On the other hand, the wound, the death drive, will be the source of our most profound creativity, political struggles, thought, love, invention, etc., as we choose the wound over adaptation. Is there a way to channel the wound, the death drive, in one way rather than another? Certainly this is one of the aims of psychoanalytic practice– to transform painful, paralyzing, and intolerable incarnations of the death drive manifested in the symptom, into productive, liveable, creative symptoms or forms of repetitive jouissance. Witness Joyce.
Or is it, as I asked months ago in another post, that the death drive, the symptom, repetition, jouissance is simply psychoanalysis’ own myth of original sin: a reactionary ideological mystification that argues that lethal and mal-adaptive repetition is natural and necessary, rather than contingent? Spinoza argues that our collective irrationality arises not from original sin, but from a set of cognitive processes that take place at the level of how our emotions function. Death drive is something quite different than the simple confusion of two things that resemble one another as in the case of an object confused with love object or object of hate that shares a quality with these objects without possessing any of the same causal properties, e.g., Hating one’s student named Tom, because one was the victim of a childhood bully named Tom, and failing to realize this completely contingent connection. Death drive is not a confusion, but a sort of ever repeating glitch in a system, that causes the perpetual return of an insistent question that places the subject out of step with the world. One might think of the people obsessed with a certain image in Close Encounters of the Third Kind (the image, ultimately, of the mountain), to such a degree that they completely neglected their bodies, families, jobs, and all the rest (viz., they were completely disjointed from the world) trying to figure out why this image would not leave their mind and what it might represent. The difference here, of course, is that for the characters in Close Encounters, they do get an answer. There is no answer to the death drive, only the repeated failure of any and all such answers– Which can be a source of a positive jouissance. “Do it again!”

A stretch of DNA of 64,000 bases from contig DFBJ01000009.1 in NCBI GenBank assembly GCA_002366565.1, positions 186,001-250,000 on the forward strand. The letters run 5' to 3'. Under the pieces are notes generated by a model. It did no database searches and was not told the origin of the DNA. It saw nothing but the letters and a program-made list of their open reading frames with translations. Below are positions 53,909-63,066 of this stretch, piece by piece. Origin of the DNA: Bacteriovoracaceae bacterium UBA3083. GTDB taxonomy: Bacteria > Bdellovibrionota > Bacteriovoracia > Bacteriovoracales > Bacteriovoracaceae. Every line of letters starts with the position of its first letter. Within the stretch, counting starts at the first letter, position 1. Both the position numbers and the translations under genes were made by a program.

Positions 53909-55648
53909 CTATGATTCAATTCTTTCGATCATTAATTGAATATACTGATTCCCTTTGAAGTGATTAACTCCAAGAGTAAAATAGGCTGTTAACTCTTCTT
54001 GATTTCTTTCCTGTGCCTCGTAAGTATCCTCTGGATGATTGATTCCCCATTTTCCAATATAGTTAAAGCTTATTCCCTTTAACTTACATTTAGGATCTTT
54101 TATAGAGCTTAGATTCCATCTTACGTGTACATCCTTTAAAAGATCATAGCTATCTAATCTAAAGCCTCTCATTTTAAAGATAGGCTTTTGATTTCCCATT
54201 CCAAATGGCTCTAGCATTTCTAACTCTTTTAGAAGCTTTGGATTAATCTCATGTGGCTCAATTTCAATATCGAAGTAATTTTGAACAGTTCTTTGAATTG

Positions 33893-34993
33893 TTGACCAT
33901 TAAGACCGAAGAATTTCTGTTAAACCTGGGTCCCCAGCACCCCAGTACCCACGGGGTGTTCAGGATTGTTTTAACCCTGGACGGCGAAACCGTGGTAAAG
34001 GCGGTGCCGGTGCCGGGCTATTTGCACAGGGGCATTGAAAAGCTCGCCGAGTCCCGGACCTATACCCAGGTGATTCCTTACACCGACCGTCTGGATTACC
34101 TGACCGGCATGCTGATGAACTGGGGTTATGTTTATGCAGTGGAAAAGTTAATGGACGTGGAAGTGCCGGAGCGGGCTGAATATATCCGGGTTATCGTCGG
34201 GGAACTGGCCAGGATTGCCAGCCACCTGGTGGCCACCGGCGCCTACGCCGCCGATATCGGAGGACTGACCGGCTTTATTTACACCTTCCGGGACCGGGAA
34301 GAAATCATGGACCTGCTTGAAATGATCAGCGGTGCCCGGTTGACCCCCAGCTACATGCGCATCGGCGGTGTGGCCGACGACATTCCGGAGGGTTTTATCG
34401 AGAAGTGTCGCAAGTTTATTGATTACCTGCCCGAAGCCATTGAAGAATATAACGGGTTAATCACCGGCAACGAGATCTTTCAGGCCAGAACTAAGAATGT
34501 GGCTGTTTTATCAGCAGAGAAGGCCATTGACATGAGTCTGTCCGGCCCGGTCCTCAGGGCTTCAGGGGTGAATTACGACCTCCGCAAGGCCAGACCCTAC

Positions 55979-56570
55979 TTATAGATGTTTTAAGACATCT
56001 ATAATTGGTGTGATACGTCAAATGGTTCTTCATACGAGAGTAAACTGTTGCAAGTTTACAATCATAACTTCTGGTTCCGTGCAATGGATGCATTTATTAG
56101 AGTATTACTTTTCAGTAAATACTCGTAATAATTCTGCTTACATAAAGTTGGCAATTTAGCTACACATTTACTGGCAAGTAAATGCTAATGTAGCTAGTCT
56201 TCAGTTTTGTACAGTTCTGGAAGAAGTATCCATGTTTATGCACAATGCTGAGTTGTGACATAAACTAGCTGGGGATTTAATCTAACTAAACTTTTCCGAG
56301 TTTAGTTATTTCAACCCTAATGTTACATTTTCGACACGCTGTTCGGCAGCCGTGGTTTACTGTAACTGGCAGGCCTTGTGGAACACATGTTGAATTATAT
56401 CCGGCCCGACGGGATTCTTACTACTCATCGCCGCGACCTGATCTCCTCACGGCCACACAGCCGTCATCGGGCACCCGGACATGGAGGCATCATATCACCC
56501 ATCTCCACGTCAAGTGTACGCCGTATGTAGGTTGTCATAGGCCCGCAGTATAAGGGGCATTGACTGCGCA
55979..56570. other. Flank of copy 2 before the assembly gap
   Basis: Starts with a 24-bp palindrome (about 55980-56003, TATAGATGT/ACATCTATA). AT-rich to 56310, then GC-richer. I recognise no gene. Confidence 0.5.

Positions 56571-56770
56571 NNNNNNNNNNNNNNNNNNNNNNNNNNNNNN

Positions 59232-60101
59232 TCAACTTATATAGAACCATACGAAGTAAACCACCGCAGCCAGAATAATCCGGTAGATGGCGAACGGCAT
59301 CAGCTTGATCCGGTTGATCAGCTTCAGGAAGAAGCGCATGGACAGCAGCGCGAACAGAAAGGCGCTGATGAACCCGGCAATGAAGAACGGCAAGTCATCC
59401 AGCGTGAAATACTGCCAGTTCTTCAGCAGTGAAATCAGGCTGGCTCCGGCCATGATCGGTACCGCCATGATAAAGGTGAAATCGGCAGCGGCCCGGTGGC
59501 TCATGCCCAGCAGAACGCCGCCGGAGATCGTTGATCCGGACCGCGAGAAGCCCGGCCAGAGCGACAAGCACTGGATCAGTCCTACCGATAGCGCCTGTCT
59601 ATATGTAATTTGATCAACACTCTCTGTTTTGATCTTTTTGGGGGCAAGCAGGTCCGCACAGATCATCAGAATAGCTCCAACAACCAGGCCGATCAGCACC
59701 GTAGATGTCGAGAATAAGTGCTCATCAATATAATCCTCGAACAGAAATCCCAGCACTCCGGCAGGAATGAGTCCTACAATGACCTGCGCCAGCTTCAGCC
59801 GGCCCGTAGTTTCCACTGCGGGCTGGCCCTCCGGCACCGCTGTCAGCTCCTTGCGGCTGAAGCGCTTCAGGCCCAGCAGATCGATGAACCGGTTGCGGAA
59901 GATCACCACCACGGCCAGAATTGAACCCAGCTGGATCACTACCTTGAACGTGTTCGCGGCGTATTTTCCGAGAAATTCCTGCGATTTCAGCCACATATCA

From roughly June until a few weeks ago I was in the midst of a deep and black depression. The strange thing was that I did not feel sad, but simply disengaged from everything. I wasn’t, as it were, even aware that anything had changed. I had lost all desire for everything. I no longer read. I felt no inclination to respond to emails. No books, shows, movies, or ideas interested me. Whenever I got a new paper published or received some sort of praise for my book, it left me feeling cold. I had no desire to be around other people. I slept a lot and just walked through the world like a sort of zombie. There was no malice in any of this. If I didn’t respond to an email, it wasn’t because I harbored animosity towards the person. I didn’t respond to anyone unless it was a professional matter I couldn’t ignore. I simply couldn’t bring myself to care.
The worst part is that you blame yourself for this state and experience it as a moral failing. You tell yourself that perhaps your brain has hardened and you simply can’t think fluidly in the way you once did. You tell yourself that you’ve become lazy, ceased caring, etc. Somehow it is something that you’re doing that’s led to this malaise. But just as anger in the midst of a nicotine fit seems absolutely convincing and like a matter of your will, the depression is not experienced as depression, but as some set of choices you are making. Of course, from a psychoanalytic perspective this is because somehow, at some level, you have betrayed your desire and repudiated yourself as a subject. The question is how?